Resistance to change: An effect of Differential reinforcement on persistance of behaviour
Pushenko, O. (2017). Resistance to change: An effect of Differential reinforcement on persistance of behaviour (Thesis, Master of Applied Psychology (MAppPsy)). The University of Waikato, Hamilton, New Zealand. Retrieved from https://hdl.handle.net/10289/12139
Permanent Research Commons link: https://hdl.handle.net/10289/12139
Six (Experiment 1) and five (Experiment 2) Gallus domesticus hens responded under on a concurrent procedure which contained two independent keys. Two concurrent keys were made available to the subjects on VI schedules 24 reinforces/hr for the right key and 96 reinforces/hr on the left key. The study was designed to assess the effect of training an alternative and a target response in the same context compared to the effect of training these responses separately on the persistency of the target response. Behavioural Momentum theory explained an increase in persistence of the target response as an outcome of enriching the context with the alternative reinforcement and by enhancing Pavlovian relationships between the target response and the stimulus context. The first experiment aimed to replicate Podlesnik’s (2015) findings demonstrating that reinforcing a target response in the same context as the alternative response (analog of the DRA procedure) reduced the target responding while increasing resistance to extinction of this responding compared to training target responding on its own. The results replicated Podlesnik’s (2015) findings, demonstrating a lower rate of responding and higher resistance to change of target responding in the DRA-like procedure relative to target responding training on its own. The second experiment aimed to equalize reinforcement rates for the target and alternative responding to assess resistance to change of the target behaviour in DRA-like and Combined procedure. The results showed a lower rate of responding and higher resistance to change of target responding in the DRA-like procedure compared to target responding in the Combined procedure.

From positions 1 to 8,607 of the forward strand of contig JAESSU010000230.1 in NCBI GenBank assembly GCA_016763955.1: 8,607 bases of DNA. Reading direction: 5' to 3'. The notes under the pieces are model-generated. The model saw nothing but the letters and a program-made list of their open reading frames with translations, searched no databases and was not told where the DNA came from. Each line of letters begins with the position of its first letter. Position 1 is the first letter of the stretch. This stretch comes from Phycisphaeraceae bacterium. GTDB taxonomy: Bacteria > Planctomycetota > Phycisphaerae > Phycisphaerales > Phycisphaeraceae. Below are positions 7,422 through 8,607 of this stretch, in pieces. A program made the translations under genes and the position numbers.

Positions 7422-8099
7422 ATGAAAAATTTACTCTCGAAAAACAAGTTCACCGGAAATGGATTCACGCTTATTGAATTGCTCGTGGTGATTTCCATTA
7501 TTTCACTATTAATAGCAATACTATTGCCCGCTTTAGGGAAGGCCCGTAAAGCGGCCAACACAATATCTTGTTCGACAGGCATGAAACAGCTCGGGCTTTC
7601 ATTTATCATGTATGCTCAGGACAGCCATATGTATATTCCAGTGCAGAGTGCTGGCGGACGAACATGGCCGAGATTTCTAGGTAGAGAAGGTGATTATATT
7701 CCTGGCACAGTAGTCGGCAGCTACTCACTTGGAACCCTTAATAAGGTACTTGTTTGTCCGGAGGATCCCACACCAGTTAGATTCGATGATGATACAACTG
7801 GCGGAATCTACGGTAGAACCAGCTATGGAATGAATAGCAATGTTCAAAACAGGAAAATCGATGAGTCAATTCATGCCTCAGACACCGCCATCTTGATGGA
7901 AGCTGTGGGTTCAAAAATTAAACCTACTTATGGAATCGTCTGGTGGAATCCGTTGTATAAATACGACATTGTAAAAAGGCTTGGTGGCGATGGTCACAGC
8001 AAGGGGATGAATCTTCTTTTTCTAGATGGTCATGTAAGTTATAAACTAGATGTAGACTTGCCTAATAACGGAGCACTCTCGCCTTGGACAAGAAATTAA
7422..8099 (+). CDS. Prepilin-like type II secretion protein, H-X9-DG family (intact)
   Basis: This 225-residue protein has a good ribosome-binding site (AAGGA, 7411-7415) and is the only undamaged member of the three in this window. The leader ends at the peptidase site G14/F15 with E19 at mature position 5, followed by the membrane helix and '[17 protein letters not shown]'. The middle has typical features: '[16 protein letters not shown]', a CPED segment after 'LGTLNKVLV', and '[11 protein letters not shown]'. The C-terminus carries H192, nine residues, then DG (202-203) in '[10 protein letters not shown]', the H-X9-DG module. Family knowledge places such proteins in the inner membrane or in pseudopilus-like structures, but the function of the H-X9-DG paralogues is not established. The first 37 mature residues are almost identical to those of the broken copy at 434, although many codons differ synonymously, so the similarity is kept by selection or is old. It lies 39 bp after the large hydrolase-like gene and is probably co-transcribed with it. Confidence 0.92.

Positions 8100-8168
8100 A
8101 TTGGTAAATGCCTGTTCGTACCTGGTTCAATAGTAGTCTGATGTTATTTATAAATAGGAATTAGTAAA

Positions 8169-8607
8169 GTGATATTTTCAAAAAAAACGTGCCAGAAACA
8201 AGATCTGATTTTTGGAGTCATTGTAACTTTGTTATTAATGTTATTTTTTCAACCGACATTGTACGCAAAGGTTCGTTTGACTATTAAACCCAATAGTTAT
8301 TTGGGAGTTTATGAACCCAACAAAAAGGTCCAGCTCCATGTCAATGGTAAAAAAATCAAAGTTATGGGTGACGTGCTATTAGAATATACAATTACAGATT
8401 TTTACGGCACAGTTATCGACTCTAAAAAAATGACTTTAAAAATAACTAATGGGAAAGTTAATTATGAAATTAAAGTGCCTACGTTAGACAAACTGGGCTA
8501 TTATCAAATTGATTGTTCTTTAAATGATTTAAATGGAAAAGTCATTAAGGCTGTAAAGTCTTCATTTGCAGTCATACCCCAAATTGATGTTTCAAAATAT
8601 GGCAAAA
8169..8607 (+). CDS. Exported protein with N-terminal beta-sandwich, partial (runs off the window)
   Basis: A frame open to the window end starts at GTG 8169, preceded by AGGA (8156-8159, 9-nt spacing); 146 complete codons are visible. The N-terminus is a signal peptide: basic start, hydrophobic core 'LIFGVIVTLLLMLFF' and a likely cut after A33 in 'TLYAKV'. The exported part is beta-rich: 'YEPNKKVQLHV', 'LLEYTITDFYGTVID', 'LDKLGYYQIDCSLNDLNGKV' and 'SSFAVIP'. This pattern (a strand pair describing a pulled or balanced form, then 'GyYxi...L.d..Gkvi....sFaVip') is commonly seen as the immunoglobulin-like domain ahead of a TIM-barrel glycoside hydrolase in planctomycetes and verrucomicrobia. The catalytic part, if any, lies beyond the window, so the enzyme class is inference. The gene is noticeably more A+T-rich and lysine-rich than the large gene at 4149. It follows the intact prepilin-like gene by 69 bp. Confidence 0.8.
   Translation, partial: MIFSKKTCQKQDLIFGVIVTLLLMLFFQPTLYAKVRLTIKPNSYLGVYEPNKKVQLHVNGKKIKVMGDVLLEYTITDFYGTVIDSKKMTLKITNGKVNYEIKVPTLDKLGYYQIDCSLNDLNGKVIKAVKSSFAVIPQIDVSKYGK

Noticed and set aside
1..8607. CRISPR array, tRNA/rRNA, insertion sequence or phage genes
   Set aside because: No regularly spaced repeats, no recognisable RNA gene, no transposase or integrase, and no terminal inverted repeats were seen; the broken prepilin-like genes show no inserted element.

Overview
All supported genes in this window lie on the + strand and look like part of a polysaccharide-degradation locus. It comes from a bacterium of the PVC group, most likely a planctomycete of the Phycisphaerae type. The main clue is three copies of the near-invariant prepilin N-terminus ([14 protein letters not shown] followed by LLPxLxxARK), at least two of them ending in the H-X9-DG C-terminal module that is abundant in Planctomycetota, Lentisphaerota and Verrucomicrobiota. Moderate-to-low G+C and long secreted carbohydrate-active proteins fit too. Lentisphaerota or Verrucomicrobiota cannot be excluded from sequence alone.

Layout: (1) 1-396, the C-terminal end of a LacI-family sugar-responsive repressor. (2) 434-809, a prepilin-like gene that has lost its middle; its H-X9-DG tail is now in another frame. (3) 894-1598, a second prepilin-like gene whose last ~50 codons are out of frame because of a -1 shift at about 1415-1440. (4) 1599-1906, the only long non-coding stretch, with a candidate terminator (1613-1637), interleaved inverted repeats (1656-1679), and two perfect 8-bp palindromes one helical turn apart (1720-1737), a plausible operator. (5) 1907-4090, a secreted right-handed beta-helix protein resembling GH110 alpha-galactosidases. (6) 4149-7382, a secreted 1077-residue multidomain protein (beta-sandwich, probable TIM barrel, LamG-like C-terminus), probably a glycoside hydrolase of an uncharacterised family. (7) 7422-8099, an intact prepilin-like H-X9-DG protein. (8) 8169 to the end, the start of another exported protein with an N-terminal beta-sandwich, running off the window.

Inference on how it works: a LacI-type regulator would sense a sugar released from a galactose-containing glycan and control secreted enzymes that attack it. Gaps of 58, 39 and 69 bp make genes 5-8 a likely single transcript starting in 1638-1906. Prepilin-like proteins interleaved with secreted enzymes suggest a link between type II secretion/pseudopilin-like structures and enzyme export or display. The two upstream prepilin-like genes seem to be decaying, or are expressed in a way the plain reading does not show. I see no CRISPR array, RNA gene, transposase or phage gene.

The University of Waikato
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- Masters Degree Theses